By Josh Gross
March 13, 2009

Charles Lewis Jr. dealt in the currency of big dreams. When he died early Wednesday in Southern California following a horrific automobile accident that cleaved his red Ferrari in two, Lewis had become a wealthy man.

That the 45-year-old co-founder of TapouT -- mixed martial arts' dominant lifestyle and apparel brand that sold $100 million in merchandise in 2008 -- was in position to own a $300,000 Italian sports car is a bit of an upset. Twelve years ago he set out selling t-shirts out of the trunks of cars -- not his, he couldn't afford one -- up and down the California coast, anywhere there was mixed martial arts, really.

Lewis came to represent the hardest of MMA's hardcore fans. As the sport grew, so did the passion of its longtime followers. Few symbolized MMA's raw intensity better than Lewis, whose cultish alter ego "Mask," a fatigue-colored, face-paint-wearing madman with an infectious laugh befitting a well-fed hyena, was impossible to ignore and even harder not to like.

Through his vision and dedication, TapouT came to represent a certain segment of the population. Like Mask, they're people hard to miss. Drive around much these days and you'll invariably see the logo stuck on the back of a tinted window, or stenciled into a raised truck's side panel. Beyond selling a $100 million worth of clothes in stores, such as Champs Sports, Lewis dreamt of MMA taking over the world. It was the kind of honest ambition that made MMA devotees like him almost immediately for a sort of "nothing will stop us from moving forward" idealism that helped deliver MMA from human cockfighting's shadows.

"I've always liked what they represented," Frank Shamrock said Thursday in Los Angeles, where he and other fighters -- TapouT's first demo -- sat on a stage discussing the return of MMA to Showtime television. "I've always liked Charles' dream because it's an amazing dream, an extraordinary dream."

It's a dream that included helping fighters whenever possible. Lewis was a strong advocate for the men and women who risked more than a bad day at the gate. When he began TapouT out of an apartment in San Bernardino, Calif., where the former Marine served as a sheriff deputy, there wasn't much for fighters in the way of sponsorship dollars. He did what he could. In the beginning, a set of free shirts would suffice. Then, maybe, a couple hundred bucks.

"There weren't a lot of people giving money to fighters at the time," said popular middleweight Robbie Lawler, who's worn TapouT gear in several fights. "They took it on their shoulders to help MMA grow, and I think they did a lot to help MMA."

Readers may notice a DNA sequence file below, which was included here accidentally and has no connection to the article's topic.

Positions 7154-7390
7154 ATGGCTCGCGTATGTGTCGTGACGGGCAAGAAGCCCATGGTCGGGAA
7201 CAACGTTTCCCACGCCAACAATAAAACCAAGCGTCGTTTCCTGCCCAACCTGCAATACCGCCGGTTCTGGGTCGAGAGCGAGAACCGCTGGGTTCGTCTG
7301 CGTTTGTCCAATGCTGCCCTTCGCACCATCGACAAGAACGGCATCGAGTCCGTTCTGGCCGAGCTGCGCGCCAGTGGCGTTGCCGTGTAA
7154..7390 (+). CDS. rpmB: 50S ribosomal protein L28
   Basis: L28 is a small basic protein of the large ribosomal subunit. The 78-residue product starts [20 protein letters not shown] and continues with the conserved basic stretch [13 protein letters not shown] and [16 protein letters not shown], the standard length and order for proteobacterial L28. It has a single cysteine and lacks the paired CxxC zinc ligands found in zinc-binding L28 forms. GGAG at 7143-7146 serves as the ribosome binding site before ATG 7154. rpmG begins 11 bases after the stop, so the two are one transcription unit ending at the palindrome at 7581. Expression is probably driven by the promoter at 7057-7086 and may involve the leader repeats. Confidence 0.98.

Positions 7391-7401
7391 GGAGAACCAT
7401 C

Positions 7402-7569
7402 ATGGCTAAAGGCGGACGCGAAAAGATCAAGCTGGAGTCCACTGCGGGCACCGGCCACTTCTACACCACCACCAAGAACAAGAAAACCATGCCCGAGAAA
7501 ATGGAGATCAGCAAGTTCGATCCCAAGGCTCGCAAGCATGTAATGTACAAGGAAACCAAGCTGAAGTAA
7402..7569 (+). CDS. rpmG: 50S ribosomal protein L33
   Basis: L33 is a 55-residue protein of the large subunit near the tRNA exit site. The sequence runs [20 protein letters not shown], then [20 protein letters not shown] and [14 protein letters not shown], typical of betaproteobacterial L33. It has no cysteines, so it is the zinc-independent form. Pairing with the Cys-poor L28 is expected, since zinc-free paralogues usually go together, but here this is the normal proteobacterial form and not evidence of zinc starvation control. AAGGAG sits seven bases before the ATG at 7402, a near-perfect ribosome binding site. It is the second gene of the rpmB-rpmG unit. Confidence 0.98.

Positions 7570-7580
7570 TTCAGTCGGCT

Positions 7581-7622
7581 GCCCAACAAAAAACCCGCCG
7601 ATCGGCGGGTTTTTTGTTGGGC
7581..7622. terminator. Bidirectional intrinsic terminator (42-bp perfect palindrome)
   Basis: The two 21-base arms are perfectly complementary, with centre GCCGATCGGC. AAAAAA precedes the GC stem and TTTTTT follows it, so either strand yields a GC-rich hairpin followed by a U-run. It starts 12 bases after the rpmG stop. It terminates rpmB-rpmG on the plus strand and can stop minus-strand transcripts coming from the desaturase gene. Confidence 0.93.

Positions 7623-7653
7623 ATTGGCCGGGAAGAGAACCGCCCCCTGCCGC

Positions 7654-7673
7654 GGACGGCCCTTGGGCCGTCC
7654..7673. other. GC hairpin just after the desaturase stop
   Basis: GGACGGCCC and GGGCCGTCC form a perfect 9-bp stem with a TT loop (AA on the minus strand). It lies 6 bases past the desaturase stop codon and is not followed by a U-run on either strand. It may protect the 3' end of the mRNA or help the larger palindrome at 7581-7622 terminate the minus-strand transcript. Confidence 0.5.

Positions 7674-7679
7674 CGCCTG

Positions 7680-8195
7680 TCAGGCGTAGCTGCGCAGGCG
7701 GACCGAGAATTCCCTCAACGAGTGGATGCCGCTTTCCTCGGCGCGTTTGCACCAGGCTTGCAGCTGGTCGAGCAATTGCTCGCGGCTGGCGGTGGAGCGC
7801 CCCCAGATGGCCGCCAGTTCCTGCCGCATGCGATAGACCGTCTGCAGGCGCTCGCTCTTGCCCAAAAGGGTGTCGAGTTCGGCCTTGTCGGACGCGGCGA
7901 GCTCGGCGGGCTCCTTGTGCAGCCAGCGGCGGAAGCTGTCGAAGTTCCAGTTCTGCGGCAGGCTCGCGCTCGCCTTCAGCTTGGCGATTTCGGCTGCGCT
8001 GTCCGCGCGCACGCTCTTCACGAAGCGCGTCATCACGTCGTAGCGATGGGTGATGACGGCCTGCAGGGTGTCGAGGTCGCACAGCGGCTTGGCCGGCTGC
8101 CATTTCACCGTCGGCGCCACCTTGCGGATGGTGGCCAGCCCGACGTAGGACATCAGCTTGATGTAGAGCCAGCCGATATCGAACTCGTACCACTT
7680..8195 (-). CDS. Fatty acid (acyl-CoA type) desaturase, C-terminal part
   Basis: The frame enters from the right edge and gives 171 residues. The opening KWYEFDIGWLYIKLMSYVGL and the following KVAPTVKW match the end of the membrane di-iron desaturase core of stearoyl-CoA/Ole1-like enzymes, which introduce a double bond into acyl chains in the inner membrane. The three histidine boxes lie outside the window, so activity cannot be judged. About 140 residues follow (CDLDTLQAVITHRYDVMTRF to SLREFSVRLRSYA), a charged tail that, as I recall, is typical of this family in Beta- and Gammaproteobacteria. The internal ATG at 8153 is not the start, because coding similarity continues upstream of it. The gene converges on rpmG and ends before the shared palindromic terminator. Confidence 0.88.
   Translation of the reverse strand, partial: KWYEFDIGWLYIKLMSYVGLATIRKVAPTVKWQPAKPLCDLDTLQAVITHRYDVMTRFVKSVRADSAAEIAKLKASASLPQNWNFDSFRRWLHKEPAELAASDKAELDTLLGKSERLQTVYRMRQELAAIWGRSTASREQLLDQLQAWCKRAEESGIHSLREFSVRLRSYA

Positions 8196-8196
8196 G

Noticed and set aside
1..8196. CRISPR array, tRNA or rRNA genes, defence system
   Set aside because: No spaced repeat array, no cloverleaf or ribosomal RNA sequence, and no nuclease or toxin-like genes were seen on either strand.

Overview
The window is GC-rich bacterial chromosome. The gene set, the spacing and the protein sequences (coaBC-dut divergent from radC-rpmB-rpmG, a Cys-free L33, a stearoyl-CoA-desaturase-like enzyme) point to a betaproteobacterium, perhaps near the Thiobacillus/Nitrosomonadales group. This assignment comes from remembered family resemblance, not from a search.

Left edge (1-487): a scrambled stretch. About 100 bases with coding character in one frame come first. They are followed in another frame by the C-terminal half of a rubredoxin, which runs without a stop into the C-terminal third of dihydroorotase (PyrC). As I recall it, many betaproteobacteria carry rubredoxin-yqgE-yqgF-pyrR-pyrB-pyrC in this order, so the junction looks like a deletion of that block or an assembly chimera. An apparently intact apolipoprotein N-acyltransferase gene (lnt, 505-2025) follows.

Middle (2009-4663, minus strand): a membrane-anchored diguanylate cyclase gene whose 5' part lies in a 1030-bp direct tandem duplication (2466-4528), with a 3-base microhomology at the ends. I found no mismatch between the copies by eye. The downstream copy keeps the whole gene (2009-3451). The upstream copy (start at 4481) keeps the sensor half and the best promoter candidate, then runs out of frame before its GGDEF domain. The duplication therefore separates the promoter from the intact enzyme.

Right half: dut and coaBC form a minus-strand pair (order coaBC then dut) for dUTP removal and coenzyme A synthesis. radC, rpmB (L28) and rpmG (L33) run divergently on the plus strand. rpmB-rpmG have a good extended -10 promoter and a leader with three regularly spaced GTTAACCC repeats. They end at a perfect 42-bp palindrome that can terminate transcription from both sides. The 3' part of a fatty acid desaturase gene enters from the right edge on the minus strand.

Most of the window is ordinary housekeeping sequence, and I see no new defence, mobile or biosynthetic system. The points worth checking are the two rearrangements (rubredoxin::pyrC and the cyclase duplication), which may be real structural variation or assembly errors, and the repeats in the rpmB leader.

When Lewis started TapouT in 1997, he barely had enough money to silkscreen shirts designed, primarily, by him. Profit became gas money that took them to the next event. Mask cultivated friendships with everyone in the business, handing out more than enough merchandise along the way. But that was all part of his vision -- one that was about more than simply becoming a financial success.

Cold? Here's a sweatshirt. Need something else? Take a beanie.

That's what Strikeforce lightweight champion Josh Thomson remembers most about a freezing winter night in Lemoore, Calif., just one of the many destinations Mask and his motley crew visited during their years bouncing around.

"It comes from the heart when people are offering just because you're cold," Thomson said.

Prior to Thursday's press conference for the promotion's April 11 card, a moment of silence was taken in remembrance of Lewis. Of the 11 fighters that later spoke of their opportunity to fight in premium television and make a pretty good living, seven had worn TapouT at some point in their careers -- even if that meant they had to buy it themselves.

Middleweight Scott Smith tells a story of purchasing a pair of shorts before a Brazilian jiu-jitsu tournament in 1999.

"I coughed up the only 40 bucks I had left just to wear TapouT," he said. "There was a kind of intimidation factor: 'Oh, this guy is a cage fighter.'"

The well-traveled Smith moved up the ranks and eventually scored his own TapouT deal. As did Lawler. And Thomson. And Shamrock, who recently agreed to represent a new upscale line from the clothing company.

As with anything that gets too popular, there was some backlash to TapouT's success in more insular MMA circles, which oddly regarded the brand in possession of an ironic slogan -- "Bad for the sport" -- as having sold out.

"To be honest with you I loved the [stuff] until everyone started wearing it," said Nick Diaz, a beneficiary of TapouT sponsorship dollars after first meeting Mask in Fresno when he was 15. "But it doesn't mean I don't love 'em."

There has been plenty of love to go around since Lewis passed, and rightfully so. He was as genuine as you can get.

Said Shamrock when asked what he thought was at the core of Mask's dream: "Make something out of nothing and do something big with it."

And that, Lewis did.

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